A Jeddah native and the successful owner of Flagboxing Gym, an all-women’s kickboxing studio; we quickly discovered that this larger-than-life character was someone that deserved an incredible amount of respect, and whose positivity, energy, and zeal for life was undeniably infectious.
So, Halah, have you always been active or was it something you picked up on later in life?
Yes, from childhood. My parents made sure we were always on the go and I’m grateful to them for that. We were encouraged to try out all sorts of sports and we’d go to London every summer where my dad owned a polo team, so we’d ride horses every day. I passionately believe that starting kids young in sports is imperative to their future wellbeing, both mentally and physically.
What first drew you to kickboxing?
Out of all the sports I participated in growing up – the list is quite long – martial arts were my favourite from the beginning. I guess I’m just drawn to sports that are extremely competitive, and I’ve realised over the years that I work best on my own. If you’re training alone you have no one to get mad at, there’s no one else to blame if things go wrong, and that’s exactly the sort of pressure I need to make myself better.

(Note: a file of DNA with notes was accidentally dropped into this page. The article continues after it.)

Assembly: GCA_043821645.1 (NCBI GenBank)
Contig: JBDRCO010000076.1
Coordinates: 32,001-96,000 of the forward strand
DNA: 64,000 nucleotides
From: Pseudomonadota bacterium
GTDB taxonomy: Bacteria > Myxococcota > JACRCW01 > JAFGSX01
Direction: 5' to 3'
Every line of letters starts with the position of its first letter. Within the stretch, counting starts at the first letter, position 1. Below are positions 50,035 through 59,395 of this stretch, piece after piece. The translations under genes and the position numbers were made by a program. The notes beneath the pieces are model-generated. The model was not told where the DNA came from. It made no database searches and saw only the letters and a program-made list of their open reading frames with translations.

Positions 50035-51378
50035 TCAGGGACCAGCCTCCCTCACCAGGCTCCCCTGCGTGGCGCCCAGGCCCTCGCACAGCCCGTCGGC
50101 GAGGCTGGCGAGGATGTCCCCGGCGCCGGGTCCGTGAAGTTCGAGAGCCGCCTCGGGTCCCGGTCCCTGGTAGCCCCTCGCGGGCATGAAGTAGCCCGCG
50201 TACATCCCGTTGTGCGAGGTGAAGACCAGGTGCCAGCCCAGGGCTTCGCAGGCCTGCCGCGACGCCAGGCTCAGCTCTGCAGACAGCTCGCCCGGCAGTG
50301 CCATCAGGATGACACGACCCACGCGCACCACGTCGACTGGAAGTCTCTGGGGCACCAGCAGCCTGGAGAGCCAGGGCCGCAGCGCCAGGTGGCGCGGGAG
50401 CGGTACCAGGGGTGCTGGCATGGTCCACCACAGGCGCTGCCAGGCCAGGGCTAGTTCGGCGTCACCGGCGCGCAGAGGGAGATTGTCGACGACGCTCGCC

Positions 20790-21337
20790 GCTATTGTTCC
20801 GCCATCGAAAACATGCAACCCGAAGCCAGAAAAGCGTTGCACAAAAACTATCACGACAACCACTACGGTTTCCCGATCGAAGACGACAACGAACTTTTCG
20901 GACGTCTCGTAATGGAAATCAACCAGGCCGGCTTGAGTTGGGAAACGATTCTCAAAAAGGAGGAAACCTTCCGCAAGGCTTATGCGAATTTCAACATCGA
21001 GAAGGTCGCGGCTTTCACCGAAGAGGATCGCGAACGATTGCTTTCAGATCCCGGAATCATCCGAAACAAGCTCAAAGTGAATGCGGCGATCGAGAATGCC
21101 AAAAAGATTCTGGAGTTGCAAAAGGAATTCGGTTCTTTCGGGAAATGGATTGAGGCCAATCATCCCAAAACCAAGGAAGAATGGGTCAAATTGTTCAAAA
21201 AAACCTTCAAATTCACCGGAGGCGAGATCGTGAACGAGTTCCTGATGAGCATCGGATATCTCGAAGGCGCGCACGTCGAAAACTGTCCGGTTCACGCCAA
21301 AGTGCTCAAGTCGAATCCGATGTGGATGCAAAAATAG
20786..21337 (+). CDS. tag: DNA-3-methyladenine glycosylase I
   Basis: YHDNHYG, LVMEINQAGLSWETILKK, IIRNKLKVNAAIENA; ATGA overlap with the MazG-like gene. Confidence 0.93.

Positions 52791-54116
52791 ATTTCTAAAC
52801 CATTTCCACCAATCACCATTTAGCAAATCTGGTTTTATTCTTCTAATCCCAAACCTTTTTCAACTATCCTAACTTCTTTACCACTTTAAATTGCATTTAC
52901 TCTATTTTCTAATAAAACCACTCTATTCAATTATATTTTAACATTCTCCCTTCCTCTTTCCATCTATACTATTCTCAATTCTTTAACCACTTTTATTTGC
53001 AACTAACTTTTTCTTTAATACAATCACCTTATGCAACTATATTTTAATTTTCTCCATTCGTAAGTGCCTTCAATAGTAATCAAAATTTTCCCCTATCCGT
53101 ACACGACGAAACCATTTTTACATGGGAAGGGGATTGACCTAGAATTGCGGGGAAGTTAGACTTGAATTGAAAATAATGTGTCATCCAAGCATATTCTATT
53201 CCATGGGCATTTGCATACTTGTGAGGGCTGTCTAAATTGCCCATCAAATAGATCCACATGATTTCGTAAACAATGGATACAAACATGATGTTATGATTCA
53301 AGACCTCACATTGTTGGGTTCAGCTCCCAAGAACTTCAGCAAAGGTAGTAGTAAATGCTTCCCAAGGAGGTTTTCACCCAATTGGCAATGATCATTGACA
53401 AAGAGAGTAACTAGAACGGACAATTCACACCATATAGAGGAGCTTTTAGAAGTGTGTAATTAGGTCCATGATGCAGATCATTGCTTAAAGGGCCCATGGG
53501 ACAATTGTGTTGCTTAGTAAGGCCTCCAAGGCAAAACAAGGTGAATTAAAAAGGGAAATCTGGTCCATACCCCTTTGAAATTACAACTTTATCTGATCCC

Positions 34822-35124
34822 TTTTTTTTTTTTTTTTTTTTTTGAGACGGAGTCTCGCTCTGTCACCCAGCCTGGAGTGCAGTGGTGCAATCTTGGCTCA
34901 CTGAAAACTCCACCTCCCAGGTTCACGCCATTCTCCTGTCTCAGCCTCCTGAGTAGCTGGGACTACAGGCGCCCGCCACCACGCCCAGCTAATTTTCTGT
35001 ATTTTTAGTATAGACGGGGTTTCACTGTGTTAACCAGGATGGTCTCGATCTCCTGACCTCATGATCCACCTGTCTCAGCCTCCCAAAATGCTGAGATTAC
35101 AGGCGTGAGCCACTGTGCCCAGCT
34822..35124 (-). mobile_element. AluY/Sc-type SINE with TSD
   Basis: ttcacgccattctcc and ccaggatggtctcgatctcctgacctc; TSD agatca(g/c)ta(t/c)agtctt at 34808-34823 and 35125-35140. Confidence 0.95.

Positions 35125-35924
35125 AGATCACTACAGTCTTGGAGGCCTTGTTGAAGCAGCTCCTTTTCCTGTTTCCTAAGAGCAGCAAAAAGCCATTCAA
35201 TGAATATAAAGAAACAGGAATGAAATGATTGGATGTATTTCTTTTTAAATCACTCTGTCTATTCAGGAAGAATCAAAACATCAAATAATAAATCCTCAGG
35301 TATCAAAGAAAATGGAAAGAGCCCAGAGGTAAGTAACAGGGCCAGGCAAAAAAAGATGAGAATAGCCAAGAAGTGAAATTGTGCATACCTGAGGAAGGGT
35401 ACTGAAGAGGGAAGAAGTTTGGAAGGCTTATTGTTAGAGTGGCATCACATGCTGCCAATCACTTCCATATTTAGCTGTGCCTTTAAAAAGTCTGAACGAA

How do you think exercising empowers women?
I see it, I see it on a daily basis. I see people walk in here who have no history in sports, I’m talking 30-year-old women who haven’t experienced anything active in their life. They walk in totally shy, unsure of themselves, intimidated; their self-confidence is extremely lacking. And after even just a week of pure dedication, it’s a totally different ball game; they stand more confidently, they come in with a smile on their face, and then they walk out with such amazing confidence. I see it in the kids I teach, too – I had this little girl who on her first day walked in hiding behind her mum, and within a week or two of training she had a whole new attitude. Exercise in general boosts your confidence, makes you feel happier, your energy levels go up and mentally something changes.
And what about kickboxing specifically?